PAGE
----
Thursday, January 5, 2012

Church Girl Meets Bad Boy

Note:  This is Chapter 3 in a series called Telling My Story.

Most of us have contrasts and contradictions in our personalities and I am no exception.  Nevertheless, the contrasts between my parents personalities and life-styles was enough to cause your eyes to roll back in your head, if not create flat out schizophrenia. Maybe it did, and I simply haven't told myself yet.

From my father I learned an air of self-assurance and the ability to perform in public.  Later on I realized that my introspective side, the desire to have time alone with no noise and no distractions, came from my quiet and very shy mother.  She was a quintessential "church girl" in her youth, faithfully attending services three times a week with her family - Sunday morning and evening as well as midweek Bible studies.  Her family was strictly religious, abstaining from anything their church considered worldly, which was pretty much everything except food and water.  They were basically like Mennonites without the bonnets and buggies.

Then, when she was fifteen, she went to visit a friend one Saturday afternoon, and there she met my father.  He was 17 and happened to be a cousin of the friend's and was stopping by to stir things up a little.  He was a bad boy, with a bit of a reputation, from a wild and woolly family.  He rode a motorcycle and had a killer smile that could weaken knees.  Mom's knees were immediately afflicted.

Mom was the top student in her high school, and was already scheduled to become the valedictorian of her class by the first semester of her senior year.  But by then, much to her mother's chagrin, she had been dating my dad for a year and a half and he persuaded her to quit school just before Christmas and marry him.  

At seventeen and nineteen, with only the bride and groom's respective mothers present as witnesses they were married by mom's pastor at her little white clapboard church.  Time proved that it was not a "shotgun wedding", as no doubt some suspected at the time, but neither was it a match made in heaven.

He drank, she was a tee-total-er.  He smoked, she hated the smell.  He liked to party, she liked to read quietly.  He liked to run around, she was a homebody.  He was funny, witty, and a raconteur.  Everybody liked him. She was a loner who had almost no sense of humor, and as is generally the case when that happens, she had no clue as to how solemn she seemed to others.  While he came across as the life of the party, she unwittingly came across as a party-pooper.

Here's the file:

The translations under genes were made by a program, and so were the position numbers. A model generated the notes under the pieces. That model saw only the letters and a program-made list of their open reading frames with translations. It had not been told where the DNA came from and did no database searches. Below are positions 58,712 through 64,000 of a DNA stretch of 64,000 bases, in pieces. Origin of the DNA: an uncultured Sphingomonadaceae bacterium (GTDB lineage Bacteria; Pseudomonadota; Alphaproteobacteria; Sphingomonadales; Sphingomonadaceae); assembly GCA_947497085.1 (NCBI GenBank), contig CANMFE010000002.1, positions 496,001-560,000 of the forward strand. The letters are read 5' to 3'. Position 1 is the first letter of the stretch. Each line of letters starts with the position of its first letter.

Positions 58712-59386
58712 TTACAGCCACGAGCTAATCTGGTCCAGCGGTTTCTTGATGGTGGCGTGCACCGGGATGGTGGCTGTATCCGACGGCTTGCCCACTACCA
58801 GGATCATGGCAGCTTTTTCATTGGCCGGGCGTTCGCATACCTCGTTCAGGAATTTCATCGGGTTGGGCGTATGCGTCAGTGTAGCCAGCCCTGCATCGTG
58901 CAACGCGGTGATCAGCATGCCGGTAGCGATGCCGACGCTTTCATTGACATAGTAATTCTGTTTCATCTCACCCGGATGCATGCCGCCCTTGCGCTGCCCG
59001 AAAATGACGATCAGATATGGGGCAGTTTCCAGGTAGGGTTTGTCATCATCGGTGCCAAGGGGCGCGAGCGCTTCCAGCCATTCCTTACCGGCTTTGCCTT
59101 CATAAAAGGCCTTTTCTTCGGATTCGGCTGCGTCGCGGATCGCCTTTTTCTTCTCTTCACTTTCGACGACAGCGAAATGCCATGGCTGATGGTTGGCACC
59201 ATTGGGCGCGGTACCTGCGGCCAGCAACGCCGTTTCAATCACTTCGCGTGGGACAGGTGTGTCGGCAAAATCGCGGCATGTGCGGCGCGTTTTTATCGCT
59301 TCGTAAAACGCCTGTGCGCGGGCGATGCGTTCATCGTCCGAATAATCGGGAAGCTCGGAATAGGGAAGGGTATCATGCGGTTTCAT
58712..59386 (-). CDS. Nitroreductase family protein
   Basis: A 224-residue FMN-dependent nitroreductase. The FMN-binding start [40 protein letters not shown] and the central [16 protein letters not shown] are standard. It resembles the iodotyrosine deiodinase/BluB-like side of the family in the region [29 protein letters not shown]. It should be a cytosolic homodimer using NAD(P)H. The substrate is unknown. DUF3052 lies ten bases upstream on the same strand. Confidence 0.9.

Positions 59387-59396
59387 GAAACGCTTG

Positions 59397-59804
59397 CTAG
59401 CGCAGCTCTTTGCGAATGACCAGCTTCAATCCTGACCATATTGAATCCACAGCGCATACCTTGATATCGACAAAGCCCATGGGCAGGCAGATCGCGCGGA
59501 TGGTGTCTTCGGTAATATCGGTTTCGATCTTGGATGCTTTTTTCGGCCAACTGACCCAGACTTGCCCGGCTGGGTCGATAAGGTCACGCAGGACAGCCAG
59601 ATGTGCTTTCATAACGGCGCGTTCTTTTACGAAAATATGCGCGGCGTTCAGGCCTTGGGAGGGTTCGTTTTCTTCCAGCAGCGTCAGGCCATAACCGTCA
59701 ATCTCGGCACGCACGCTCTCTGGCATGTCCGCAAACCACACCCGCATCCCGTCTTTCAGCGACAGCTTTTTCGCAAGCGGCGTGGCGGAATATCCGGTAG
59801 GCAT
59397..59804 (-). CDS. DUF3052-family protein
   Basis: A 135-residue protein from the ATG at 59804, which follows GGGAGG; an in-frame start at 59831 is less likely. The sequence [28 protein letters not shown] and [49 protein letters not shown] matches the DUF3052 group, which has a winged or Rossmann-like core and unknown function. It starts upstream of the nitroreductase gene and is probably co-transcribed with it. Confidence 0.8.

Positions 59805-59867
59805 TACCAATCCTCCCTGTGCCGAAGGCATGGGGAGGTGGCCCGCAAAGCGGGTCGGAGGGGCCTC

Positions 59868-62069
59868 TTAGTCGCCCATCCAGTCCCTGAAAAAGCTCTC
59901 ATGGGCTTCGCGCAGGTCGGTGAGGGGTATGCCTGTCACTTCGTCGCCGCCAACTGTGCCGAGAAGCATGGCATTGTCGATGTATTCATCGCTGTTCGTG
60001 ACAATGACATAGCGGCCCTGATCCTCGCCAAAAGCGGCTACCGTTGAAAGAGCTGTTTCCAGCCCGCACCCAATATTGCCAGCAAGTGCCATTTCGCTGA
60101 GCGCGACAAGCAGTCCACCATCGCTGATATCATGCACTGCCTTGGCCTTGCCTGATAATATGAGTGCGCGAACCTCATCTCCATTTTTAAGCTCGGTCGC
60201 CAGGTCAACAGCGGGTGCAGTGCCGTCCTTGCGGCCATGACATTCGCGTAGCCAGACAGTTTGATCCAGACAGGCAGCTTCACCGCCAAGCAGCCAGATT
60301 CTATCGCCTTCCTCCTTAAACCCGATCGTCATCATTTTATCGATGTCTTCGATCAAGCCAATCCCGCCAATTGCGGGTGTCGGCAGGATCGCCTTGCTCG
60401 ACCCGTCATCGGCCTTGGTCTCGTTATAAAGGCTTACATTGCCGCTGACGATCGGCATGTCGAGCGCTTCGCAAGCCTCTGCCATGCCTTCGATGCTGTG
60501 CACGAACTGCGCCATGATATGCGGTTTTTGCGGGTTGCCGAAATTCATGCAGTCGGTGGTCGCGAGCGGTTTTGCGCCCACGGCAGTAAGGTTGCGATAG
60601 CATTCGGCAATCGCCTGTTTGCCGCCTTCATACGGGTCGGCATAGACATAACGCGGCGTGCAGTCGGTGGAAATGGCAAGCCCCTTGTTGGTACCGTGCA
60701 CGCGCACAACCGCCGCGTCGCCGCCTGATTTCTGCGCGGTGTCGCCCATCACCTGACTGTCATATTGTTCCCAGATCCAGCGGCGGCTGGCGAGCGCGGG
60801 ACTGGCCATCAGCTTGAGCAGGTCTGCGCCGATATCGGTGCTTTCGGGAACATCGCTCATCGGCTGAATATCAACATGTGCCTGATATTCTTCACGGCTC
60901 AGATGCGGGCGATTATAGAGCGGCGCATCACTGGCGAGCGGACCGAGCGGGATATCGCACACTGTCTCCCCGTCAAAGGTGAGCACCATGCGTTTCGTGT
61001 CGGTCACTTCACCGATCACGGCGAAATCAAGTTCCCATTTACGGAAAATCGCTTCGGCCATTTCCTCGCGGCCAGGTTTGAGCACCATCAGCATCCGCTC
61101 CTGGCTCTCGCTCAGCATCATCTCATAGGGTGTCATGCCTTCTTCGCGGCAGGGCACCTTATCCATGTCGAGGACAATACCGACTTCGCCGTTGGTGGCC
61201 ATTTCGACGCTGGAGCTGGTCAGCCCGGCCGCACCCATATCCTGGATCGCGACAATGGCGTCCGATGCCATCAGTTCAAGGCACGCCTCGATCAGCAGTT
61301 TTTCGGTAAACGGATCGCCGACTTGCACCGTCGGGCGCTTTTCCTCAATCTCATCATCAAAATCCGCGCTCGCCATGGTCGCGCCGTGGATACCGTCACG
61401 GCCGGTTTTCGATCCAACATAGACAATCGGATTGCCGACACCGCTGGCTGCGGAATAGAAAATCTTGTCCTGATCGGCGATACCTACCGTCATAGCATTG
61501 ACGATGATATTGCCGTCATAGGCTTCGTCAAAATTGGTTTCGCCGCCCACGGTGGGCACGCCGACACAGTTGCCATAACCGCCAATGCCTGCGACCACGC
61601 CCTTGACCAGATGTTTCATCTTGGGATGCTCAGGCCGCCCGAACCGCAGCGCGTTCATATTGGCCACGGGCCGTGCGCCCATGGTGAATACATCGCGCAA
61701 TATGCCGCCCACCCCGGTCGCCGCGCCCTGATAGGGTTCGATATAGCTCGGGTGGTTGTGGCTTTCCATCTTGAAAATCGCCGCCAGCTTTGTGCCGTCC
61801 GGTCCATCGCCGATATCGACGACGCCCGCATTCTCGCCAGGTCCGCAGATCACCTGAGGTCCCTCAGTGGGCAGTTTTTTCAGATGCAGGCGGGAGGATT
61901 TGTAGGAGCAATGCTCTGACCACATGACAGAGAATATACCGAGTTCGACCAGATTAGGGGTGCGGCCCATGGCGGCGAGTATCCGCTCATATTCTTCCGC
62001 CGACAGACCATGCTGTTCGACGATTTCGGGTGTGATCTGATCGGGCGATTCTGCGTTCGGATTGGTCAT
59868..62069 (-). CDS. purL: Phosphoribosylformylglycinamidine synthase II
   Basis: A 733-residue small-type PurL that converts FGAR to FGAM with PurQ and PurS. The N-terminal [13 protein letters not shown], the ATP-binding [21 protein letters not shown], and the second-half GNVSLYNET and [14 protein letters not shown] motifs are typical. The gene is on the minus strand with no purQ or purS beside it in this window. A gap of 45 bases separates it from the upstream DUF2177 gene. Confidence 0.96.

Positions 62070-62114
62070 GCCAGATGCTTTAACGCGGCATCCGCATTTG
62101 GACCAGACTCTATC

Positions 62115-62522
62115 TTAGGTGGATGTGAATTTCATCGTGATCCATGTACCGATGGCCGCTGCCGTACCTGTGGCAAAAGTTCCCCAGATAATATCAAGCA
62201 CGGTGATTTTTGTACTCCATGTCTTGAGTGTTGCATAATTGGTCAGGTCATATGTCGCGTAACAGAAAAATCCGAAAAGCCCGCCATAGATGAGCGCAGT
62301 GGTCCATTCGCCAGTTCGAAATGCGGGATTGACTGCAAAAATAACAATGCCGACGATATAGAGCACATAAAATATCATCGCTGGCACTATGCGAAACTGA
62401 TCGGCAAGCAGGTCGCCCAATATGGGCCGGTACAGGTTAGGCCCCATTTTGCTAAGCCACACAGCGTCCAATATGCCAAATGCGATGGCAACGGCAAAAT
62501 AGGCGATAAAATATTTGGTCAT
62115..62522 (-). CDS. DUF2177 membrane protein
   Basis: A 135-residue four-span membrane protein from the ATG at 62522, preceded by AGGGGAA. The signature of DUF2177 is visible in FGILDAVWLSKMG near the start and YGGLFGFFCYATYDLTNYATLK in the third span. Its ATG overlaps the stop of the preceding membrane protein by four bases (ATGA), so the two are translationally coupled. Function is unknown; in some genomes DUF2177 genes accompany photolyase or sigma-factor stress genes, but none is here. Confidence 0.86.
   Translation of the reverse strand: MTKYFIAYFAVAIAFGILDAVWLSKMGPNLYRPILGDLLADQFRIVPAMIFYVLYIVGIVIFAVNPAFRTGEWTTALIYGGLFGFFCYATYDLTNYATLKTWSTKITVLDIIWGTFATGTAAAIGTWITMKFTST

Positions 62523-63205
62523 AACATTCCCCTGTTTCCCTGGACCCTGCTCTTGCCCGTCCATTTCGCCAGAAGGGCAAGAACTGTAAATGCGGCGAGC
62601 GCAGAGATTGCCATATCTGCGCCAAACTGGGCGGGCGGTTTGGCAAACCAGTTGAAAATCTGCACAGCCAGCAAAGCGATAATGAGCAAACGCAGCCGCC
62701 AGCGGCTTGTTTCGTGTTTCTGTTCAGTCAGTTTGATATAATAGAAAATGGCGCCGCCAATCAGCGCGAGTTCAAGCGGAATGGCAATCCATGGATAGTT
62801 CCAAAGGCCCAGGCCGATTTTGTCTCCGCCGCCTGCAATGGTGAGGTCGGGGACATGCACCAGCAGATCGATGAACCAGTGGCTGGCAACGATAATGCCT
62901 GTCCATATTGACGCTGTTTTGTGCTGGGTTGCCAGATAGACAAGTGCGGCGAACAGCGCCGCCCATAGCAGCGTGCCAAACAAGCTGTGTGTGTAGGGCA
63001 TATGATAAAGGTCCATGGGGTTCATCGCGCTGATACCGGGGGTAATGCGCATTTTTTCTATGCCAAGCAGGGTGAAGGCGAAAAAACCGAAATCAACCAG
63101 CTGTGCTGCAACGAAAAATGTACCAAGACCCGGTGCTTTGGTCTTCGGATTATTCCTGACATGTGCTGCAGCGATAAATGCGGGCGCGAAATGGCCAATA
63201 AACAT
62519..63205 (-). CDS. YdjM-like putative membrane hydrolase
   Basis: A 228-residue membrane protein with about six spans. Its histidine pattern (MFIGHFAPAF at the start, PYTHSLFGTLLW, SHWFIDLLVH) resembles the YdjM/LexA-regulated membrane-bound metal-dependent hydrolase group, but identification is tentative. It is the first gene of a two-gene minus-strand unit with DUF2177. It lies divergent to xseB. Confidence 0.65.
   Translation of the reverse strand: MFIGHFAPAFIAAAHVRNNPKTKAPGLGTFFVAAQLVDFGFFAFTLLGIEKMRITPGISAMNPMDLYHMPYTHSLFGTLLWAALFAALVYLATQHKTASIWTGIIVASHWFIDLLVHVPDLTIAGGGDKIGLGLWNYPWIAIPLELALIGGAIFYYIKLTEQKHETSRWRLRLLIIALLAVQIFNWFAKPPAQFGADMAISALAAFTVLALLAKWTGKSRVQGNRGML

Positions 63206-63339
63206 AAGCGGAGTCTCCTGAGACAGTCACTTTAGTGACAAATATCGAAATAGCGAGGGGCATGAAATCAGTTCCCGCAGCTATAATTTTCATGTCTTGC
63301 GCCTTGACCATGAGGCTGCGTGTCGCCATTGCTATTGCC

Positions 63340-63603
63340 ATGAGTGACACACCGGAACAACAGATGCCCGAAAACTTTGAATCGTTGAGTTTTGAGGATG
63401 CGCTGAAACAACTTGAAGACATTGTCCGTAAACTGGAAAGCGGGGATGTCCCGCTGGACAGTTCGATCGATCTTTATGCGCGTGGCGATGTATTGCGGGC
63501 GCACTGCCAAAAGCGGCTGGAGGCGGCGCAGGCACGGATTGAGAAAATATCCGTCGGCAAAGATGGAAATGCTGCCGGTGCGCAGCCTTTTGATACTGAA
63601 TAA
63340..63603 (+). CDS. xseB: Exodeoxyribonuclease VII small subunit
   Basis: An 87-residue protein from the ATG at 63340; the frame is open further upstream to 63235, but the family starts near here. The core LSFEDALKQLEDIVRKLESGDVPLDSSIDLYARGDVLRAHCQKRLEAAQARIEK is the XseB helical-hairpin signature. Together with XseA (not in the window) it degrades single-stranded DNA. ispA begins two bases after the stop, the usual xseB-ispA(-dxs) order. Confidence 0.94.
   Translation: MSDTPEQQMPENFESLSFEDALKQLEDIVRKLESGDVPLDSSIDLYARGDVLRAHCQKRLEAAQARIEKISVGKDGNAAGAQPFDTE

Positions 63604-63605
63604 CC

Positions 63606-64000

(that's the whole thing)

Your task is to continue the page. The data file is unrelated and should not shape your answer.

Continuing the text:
He was, and always would be, the love of her life, but she didn't know how to handle the life he lived, and she could hardly believe what she had gotten herself into.  While she was faithful, loyal, and worked hard to make the marriage work, he was faithless and disloyal in the most heartbreaking ways.

My dad's family lived in a house built, oddly enough, between two public institutions:  there was a neighborhood tavern on one side of them, and a local church on the other.  My grandmother used to say she lived "half-way between heaven and hell."  Mom must have felt much the same way.

As the years went by, even the way they each earned a living was illustrative of their personalities and their life-style choices.  Dad worked in the oil field (or the oil patch as it was called) while mom became a nurse.  Dad, although meticulous about his personal grooming off the job, came home from the rig covered in mud and even slick black oil, while mom went to work in spotless while uniforms with white shoes, and a stiffly starched white cap.

If black represented sin and white represented purity, they were surely a study in contrasts:  he was the worldly hedonist, she was the pious church-goer.  As my father's drinking got worse, mom's introversion deepened; now the pain and humiliation of being married to an alcoholic was added to the private terror of never knowing when he would quit his job and go on a binge, or be fired for showing up with a hangover.

We moved a lot, because once the well was brought in we were off to the next field; thus, we (my sister and I) were always the "new kids in school" .  There was no possibility of putting down any roots. 
Once, when I was in fourth grade and had been at that school about a month, another girl came up to me and said, "Marsha, you sure do make friends fast."

I replied, "Well, if I don't make friends fast, I wouldn't have any friends."  I attended that school for three months until we moved once again.

So while I was learning to perform well publicly, I was also learning to be sad and lonely privately.  I learned to say goodbye without ever expecting to be in contact with those being left behind.  We did not exchanges addresses (I didn't know where I would be next.)